For the first time in over a decade, I'm enthusiastic about my work.
No, not my fiction writing. That's an obsession, my great white whale. My work is writing copy and if you feel so moved, write your redundancy joke here.
Last week I was talking to a colleague about the grand years of advertising. Our conversation was sprinkled with names like Dan Wieden, Ed McCabe and Hal Riney, people who changed my world. When we speak of these people, largely unknown outside the biz, we speak the way music geeks talk about Keith Moon or Don Van Vliet.
I know most of you probably agree with Bill Hicks when he advised all marketing people to kill themselves, but if you'll indulge me, I want to take a quick look at how we got here.
That classic poster up there was created for Maxell by art director Lars Anderson. The agency was Scali, McCabe Sloves, one of the first New York agencies to take the ad world out of the hands of Ivy League WASPs like the guys you see in Mad Men, and put it into the hands of kids with names that were Irish, Italian and Jewish.
This was in the day of Ring Around the Collar, when big companies advertised to your mom as if she were an idiot. A P&G brand manager once told me their standard formula was 2CK. When I asked what 2CK meant, he told me it involves two women talking together in a kitchen, but in much less-enlightened language.
So when Scali started writing to real people and Doyle Dane Bernbach went against all the big-finned, big breasted, Detroit advertising with this, it caused a revolution.
It lasted a few years and then, in the 70's, pants cuffs got big and brains got small again and advertising became as boring as disco. But like punk, surprising things were happening in surprising places, and while the dinosaurs lumbered about in the cocaine haze of Studio 54, eager young mammals in places like Portland, Minneapolis, Richmond and Seattle were re-inventing advertising with smart work.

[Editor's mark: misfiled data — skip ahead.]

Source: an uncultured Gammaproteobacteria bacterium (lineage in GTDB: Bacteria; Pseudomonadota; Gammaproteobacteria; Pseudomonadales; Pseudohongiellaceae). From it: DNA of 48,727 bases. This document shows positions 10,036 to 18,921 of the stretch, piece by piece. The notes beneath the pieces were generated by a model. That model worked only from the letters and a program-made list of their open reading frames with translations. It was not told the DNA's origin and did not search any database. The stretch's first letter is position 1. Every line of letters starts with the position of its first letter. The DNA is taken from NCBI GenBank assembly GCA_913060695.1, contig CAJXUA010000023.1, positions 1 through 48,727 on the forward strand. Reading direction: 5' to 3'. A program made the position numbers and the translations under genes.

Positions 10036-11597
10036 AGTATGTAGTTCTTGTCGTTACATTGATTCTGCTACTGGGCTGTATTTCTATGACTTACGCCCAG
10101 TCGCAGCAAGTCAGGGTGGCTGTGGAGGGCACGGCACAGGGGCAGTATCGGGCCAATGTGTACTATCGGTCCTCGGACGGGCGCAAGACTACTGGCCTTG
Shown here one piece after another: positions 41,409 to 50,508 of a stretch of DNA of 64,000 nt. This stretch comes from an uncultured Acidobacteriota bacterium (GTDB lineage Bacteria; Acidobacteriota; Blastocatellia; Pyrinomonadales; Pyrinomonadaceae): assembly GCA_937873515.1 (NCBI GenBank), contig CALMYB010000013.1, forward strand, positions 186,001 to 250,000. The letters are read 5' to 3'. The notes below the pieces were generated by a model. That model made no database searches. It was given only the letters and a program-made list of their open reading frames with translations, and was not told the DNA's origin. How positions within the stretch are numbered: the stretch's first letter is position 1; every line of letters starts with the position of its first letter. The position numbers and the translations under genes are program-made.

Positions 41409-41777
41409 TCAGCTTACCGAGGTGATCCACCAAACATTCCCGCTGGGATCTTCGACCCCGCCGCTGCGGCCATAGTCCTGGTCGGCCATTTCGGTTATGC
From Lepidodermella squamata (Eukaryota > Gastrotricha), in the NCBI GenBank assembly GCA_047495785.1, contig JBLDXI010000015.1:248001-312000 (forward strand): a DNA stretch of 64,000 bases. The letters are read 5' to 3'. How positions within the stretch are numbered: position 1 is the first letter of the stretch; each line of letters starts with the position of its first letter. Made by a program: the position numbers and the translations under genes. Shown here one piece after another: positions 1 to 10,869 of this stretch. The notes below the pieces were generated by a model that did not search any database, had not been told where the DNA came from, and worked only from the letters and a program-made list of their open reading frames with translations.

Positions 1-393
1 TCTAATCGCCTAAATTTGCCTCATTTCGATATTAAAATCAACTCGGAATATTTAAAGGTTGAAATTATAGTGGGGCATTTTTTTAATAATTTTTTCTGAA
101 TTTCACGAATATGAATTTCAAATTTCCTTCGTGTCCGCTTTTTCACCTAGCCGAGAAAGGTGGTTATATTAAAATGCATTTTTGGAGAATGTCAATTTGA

This is when I started, learning from giants like Tom McElligott who told us we can outsmart our competition, not outspend them. He also taught us that you didn't need a big client to win big awards.
So I wrote ads like this one with art director Mike Sellers. It was for the Durham County Literacy Council and yes, we won awards.
Great work was being done all over the place and it was exciting to be a part of it. Then I started making money. And I took jobs for money. And my love for the business dimmed as I started working for people whose only passion was making money. I burned out and I quit.
I started writing novels. I still worked part time for a small ad agency where I wrote this ad for a real estate developer. You can still see Tom McElligott's influence (as well as our blatant theft of the layout from an Art Director named Tracy Wong).
But writers have a hard time paying the rent with novels, so I'm working again. I came to this job as a temp, then as a full-timer, happy to reduce my patient wife's angst with a steady paycheck.
This is not a traditional ad agency and that has its benefits. It also meant that for the longest time they didn't quite know what to do with me. Then they hired a new creative director. He understands my passion for the business. He knows who Jay Chiat is and why he's important.
For the first time in years I'm excited about the possibility of doing smart work. It's kind of like going through a really ugly divorce and for the first time being tempted to date again. I like this.
Do you love your work? If you do, do you know how lucky you are?
And are there ads that you love?
Talk to me.